The Colorado football team has a boatload of talent at receiver, and because of that, Kabion Ento knows there's really only one way he's going to see the field for the Buffaloes.
"Only thing you have to do is come out and make plays because if you don't, they will," Ento said.
This spring, Ento has made a habit of producing plays in the CU passing game, standing out among the most talented group on the team.
"That would probably be the first guy that comes to mind when you talk about spring and somebody having a breakthrough performance," co-offensive coordinator Brian Lindgren said about Ento. "He's been making plays every day and he's been really impressive."
A 6-foot-3, 180-pound senior, Ento is heading into his second season with the Buffs after transferring from East Central (Miss.) Community College a year ago.
Last season, the Buffs relied heavily on the talented foursome of Devin Ross, Shay Fields, Bryce Bobo and Jay MacIntyre, who combined for 189 of the 200 passes caught by receivers (94.5 percent).
All four are back, along with Juwann Winfree (who missed last season with a torn ACL), Lee Walker and Johnny Huntley.
Ento, meanwhile, is taking his game to another level.
A year ago, he was still trying to figure out the Division I game, but made big plays when he did get his hands on the ball, finishing with eight catches for 174 yards (a team-best 21.8 yards per catch average) and two touchdowns.
This spring, Ento is more comfortable as he fights for playing time.
"I'm just staying confident, coming to work every day and competing," he said. "I feel that I'm adjusted to the competition level now and I'm more confident with what I should be doing in the offense and I know the offense, so I can move faster and I can play faster."
It may also help him play more if he keeps it up.
"When you make plays, it makes the offense more confident," he said. "It definitely makes your quarterbacks more confident and it makes the coaches say, 'Hey we can trust this guy.'"
At quarterback, the Buffs are young and inexperienced, but head coach Mike MacIntyre has been impressed with that group this spring.
Sophomore Steven Montez is the only quarterback with college game experience and he's on track to start, but redshirt freshman Sam Noyer, true freshman Tyler Lytle and walk-on Casey Marksberry, a redshirt freshman, continue to impress, as well.
"All our quarterbacks are relatively young and I see them taking charge of the huddle and handling different things," MacIntyre said. "We don't huddle much, but formations, alignments, getting them lined up, getting them moving fast - handling all of that I think has been good."
MacIntyre said he put his quarterbacks in tough situations on Monday - including practicing the final play of the game - and said, "I thought they handled that well."
On defense, MacIntyre said he's seen several leaders emerge, including linebacker Rick Gamboa, safety Afolabi Laguda and defensive lineman Leo Jackson III.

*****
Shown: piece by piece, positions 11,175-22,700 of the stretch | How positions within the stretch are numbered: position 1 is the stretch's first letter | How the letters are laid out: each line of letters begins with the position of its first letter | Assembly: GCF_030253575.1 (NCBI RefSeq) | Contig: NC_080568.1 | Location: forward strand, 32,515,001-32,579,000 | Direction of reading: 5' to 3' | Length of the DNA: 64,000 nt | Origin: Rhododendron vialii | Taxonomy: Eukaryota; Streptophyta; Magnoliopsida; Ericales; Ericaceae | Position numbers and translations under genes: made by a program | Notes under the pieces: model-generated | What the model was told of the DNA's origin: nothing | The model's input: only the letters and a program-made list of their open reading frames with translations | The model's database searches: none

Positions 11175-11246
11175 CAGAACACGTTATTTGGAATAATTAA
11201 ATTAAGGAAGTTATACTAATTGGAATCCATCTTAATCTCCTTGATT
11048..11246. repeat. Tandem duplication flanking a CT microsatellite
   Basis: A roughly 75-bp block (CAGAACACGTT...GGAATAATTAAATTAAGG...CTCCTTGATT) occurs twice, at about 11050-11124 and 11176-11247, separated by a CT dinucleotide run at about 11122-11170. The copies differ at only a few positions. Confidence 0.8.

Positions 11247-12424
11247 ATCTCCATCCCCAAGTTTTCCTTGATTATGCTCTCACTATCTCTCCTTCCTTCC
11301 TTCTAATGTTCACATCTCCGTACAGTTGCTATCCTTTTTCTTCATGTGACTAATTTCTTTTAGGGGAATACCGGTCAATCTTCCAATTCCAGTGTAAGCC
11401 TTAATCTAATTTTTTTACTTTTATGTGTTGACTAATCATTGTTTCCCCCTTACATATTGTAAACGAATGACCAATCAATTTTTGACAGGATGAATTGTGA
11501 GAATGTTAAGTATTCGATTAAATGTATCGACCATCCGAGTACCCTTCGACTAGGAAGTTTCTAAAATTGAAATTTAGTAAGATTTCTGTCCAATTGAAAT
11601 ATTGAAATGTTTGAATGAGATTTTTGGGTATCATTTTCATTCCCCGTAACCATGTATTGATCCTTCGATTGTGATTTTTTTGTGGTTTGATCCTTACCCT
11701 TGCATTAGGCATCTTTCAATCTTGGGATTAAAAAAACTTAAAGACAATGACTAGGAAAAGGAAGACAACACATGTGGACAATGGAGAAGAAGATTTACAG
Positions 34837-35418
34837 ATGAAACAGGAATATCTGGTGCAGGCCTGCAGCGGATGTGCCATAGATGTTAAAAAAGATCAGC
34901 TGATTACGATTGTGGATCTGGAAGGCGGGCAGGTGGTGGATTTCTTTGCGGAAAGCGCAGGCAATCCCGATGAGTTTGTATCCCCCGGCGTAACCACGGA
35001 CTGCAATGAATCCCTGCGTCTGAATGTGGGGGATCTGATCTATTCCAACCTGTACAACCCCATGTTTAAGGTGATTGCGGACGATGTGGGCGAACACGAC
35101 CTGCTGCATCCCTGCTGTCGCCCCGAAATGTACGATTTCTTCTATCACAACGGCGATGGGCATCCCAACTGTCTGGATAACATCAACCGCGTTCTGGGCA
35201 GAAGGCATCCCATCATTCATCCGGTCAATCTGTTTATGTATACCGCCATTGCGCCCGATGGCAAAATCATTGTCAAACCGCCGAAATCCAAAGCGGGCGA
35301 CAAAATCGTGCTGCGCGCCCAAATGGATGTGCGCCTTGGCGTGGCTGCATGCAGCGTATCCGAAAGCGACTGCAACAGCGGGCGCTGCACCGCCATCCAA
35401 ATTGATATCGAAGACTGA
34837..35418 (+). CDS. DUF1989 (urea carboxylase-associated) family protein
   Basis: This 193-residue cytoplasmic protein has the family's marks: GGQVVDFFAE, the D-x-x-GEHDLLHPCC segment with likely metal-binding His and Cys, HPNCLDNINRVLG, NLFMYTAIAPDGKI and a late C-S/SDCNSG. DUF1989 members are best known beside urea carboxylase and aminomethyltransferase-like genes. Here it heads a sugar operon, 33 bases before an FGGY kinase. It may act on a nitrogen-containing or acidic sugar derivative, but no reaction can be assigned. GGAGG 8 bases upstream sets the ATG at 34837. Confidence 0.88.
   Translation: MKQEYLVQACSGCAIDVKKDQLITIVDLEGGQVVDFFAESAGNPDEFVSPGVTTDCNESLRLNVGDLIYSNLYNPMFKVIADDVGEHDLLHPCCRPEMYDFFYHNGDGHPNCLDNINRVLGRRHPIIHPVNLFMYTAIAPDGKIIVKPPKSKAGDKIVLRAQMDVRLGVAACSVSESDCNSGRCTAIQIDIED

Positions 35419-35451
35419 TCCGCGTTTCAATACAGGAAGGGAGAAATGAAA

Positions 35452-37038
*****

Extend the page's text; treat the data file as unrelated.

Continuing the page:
Linebacker Derek McCartney (knee), Winfree (knee) and offensive lineman Gerrad Kough (ankle) have all missed the spring as they recover from injuries, and MacIntyre said they are all making progress.
"Everything I've been told, they're doing really, really well," he said.
"It looks like they're right on track to be back, just like they should be, being able to do stuff this summer and have a good two, two-and-a-half months to be really full-go before we hit."
MacIntyre added that those players should benefit from the new fall practice schedule, which is more spread out and does not include two-a-days. Coming off injuries, those players would sit out one practice on two-a-days, but now could get extra practice time this fall.
MacIntyre is seeing better results from his kickers lately. "The last three times we put them in live situations, they've kicked really, really well, so that's encouraging to see," he said. ... Saturday's spring game at Folsom Field will begin at 1 p.m. with drills, with the scrimmage portion scheduled to start at 2 p.m. ... The regular season game-day security policies, including the clear bag policy, will be in place for fans on Saturday. ... Last Friday, MacIntyre went to Tennessee to attend a coaching clinic at Carson-Newman University, where his close friend and mentor, Ken Sparks, coached for 37 years. Sparks recently retired from Carson-Newman and is in the advanced stages of prostate cancer. The trip gave MacIntyre a chance to honor his mentor and visit with coaching friends, such as Chan Gailey, Fisher DeBerry and Clyde Christensen. "It was an uplifting celebration of his life," MacIntyre said. "It was also good seeing friends, but it was also a tough situation."
Brian Howell: email@example.com, on Twitter: @BrianHowell33.